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Pile base carrying capacity

Pile base carrying capacity

Pile base carrying capacity

Most geotechnical references stated that the allowable base capacity of a pile is the ultimate capacity divided by a safety factor of 2.5 to 3. In the case of cohesionless soil, it correlates with SPT valus & phi angle depending on method of computation adopted. Vesic or Meyerof. My coworker suggested that in the case of bedrock, e.g, sandstone, as long as the pile has penetrated into the bedrock or piled to refusal, no wedging effect will happen & thus we may just adopt the allowable structural capacity of the pile as the pile carrying capacity.i.e. short column. That is assuming that no bearing failure will occur? Do we need a point load test or CPT tip resistance value to verify such method?
Most SI don't do compression tests on rocks? How to get the phi angle? e.g. gravel or shale? Without phi, Meyerof method seems to be the easiest way to compute pile base bearing.

RE: Pile base carrying capacity

Run a weap analysis if values are known. Piles are designed to support compression, tension and lateral loads. You may find that you can not drive pile past its stress limit and beyond hammer's capacity during installation, such that you will have to redesign the pile anyway.

RE: Pile base carrying capacity

There are several good rock mechanics books that cover this topic.  Your "handle" suggests that you are from New York; several good papers have been written by faculty and grad students at Cornell (if you have contacts there, that's where I'd start.)  Also check your local university library (if they have a CE program) and look for rock mechanics references.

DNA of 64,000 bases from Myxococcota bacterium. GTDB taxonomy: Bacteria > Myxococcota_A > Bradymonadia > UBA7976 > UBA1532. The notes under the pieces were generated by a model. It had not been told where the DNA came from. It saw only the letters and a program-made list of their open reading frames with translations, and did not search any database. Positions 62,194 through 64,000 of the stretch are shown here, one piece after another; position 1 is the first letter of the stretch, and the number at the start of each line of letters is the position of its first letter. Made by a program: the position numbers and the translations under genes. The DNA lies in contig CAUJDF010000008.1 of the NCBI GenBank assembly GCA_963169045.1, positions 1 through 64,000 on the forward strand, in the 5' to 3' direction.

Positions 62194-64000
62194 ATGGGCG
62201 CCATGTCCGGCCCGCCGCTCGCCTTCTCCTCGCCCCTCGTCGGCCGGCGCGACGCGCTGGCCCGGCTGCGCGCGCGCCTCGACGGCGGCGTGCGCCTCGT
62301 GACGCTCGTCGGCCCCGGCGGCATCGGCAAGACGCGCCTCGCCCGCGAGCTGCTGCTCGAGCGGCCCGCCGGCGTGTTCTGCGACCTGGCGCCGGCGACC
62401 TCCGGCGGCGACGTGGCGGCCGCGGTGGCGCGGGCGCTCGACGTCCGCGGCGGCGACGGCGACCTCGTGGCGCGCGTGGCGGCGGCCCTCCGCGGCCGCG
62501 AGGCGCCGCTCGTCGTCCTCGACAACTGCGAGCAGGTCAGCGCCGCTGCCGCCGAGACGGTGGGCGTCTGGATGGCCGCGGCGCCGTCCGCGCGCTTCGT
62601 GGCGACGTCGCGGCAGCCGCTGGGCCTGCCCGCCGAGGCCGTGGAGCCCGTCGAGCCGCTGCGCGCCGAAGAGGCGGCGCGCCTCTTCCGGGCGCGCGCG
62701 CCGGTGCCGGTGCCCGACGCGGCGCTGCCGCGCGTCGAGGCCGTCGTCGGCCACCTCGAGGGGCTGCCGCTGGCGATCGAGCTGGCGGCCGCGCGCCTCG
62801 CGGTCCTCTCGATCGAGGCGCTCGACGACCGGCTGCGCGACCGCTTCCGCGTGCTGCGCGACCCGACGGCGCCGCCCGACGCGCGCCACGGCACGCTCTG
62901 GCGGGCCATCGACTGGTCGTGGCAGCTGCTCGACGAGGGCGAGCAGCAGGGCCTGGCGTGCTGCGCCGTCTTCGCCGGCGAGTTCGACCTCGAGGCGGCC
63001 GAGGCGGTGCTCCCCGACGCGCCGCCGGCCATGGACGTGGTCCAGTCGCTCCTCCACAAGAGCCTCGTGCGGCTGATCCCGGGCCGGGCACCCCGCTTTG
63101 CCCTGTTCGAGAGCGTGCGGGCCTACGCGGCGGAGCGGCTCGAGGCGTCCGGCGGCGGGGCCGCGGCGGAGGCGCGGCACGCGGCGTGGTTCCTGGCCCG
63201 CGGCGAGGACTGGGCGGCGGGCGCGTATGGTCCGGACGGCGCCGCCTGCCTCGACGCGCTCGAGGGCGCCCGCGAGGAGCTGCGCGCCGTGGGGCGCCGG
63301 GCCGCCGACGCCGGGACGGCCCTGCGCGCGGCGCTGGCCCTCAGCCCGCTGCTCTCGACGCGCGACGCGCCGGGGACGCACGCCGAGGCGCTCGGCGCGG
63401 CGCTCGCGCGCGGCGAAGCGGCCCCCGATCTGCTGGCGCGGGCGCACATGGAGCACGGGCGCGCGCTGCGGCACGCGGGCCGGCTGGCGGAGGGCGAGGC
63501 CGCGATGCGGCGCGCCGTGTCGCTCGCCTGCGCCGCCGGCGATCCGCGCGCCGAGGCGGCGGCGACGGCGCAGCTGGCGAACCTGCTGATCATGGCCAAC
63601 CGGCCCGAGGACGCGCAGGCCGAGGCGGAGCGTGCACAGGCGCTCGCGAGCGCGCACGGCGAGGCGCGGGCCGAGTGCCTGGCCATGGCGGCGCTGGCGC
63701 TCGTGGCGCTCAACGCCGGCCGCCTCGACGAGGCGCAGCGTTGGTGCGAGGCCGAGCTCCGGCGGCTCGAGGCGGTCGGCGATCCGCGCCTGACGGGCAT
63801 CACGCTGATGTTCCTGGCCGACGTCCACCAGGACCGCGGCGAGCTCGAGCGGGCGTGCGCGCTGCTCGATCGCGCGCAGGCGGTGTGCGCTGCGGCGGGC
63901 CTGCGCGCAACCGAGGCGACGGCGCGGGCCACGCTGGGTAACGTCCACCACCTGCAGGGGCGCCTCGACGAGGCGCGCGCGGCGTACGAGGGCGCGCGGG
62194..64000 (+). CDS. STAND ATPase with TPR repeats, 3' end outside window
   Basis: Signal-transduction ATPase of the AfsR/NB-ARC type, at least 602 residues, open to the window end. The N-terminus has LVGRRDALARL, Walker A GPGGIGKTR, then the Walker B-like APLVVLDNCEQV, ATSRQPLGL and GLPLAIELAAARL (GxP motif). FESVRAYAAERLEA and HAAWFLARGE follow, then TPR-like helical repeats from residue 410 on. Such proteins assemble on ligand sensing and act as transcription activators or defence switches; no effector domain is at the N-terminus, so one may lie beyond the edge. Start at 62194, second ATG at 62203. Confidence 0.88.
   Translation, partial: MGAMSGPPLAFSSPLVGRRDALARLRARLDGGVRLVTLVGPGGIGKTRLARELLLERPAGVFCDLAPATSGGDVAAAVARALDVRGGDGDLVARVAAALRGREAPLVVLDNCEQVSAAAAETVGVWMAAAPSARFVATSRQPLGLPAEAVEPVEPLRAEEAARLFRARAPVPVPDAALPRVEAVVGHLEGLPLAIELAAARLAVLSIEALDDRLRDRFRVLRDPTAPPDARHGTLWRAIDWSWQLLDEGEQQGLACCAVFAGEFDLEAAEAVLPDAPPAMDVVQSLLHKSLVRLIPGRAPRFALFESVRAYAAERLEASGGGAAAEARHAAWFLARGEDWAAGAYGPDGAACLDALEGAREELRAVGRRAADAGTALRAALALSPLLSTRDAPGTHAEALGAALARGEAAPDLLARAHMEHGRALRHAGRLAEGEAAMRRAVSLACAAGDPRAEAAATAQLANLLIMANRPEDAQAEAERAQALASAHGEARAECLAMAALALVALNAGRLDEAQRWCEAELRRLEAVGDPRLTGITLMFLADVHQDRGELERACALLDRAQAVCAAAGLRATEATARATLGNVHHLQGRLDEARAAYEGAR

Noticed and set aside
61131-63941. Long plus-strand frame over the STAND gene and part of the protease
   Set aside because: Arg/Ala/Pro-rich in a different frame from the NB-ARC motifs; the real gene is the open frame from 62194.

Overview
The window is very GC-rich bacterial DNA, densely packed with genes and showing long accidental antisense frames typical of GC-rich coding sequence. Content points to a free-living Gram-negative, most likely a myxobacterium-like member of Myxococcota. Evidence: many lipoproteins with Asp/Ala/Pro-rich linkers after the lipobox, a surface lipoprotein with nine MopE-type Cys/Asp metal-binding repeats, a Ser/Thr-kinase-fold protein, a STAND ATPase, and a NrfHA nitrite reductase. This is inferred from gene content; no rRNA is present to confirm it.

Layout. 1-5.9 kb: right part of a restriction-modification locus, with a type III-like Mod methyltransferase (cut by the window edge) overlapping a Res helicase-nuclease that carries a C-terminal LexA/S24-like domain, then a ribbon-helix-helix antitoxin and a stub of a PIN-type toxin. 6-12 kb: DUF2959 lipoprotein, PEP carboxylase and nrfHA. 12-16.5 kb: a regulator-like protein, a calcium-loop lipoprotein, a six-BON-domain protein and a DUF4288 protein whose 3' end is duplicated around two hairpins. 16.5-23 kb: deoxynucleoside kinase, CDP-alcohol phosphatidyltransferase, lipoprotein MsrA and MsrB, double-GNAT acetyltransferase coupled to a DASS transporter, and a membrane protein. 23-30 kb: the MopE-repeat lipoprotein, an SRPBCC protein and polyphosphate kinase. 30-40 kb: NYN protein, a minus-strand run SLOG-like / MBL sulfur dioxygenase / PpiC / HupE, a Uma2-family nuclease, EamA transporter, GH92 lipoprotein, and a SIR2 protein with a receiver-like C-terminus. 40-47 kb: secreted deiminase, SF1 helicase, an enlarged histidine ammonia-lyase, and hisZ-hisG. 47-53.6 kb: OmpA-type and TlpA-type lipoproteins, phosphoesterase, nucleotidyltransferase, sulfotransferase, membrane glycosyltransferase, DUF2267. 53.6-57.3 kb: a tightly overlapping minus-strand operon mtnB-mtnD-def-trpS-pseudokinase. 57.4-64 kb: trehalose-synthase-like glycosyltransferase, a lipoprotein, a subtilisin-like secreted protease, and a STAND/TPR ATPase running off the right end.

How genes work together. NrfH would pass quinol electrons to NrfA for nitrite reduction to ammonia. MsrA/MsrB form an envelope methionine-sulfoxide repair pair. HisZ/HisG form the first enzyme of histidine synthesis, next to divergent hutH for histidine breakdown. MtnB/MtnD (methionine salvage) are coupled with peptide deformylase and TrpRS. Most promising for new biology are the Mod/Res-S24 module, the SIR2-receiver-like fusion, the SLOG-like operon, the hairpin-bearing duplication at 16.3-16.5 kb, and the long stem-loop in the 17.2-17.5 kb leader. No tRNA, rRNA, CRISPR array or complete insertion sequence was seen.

Is the foundation driven or bored/drilled? ayfarm's comments appropriate for driven elements; drilled piers/caissons are a different matter.

In "very hard" rock, you will probably reach maximum foundation deflection before you fail the rock.  But wedge failures could occur if the pile/pier does not fail before the critical load is reached.

That said, have you really looked at skin friction? If the foundation is drilled in some manner and concreted into place, skin friction may carry all of the design load.  Too often, many geotechnical engineers ignore skin friction, or ignore end bearing, without a good technical reason.

Factors of safety for end bearing are really intended to limit foundation settlement.  Look hard at all of your assumptions...

RE: Pile base carrying capacity

Thanks for the response;it's a driven pile. Point taken from Focht3 on taking bearing & skin friction into account. That's where my confusion began; if I were to consider skin friction & bedrock bearing, that would be a geotechnical approach. My colleague is suggesting me to treat this as a structural problem as long as my pile is socketed deep enough into the bedrock. i.e, if the rock compression strength is higher than  
the pressure imposed from the pile, then treat this as a short column. So is piling to refusal sufficient?

RE: Pile base carrying capacity

Do you know what the local practice is?

It sounds like these piles will have a fairly high capacity; I'd be concerned about tip damage during driving.

How deep will the piles go? Load per pile?  What will you be driving through?

In theory, limiting the bearing to the rock's unconfined compressive strength should be okay.  But rubble, misalignment, etc. could cause problems.

Why not use both the structural and geotechnical approaches?  That way you will have some additional confidence in the piles (because the geotechnical approach should result in higher capacity) should problems occur during construction.  And you can made a better, faster decision on how to deal with each construction issue.

RE: Pile base carrying capacity

The average depth would be 15m based on borelogs recorded. The soil is predominantly stiff clay. I'm going to use 600mm or 2 ft diameter spun piles. The bedrock compression strength is about 150 N/mm2. We did 2 rock core of 3m depth & the samples were consistant.

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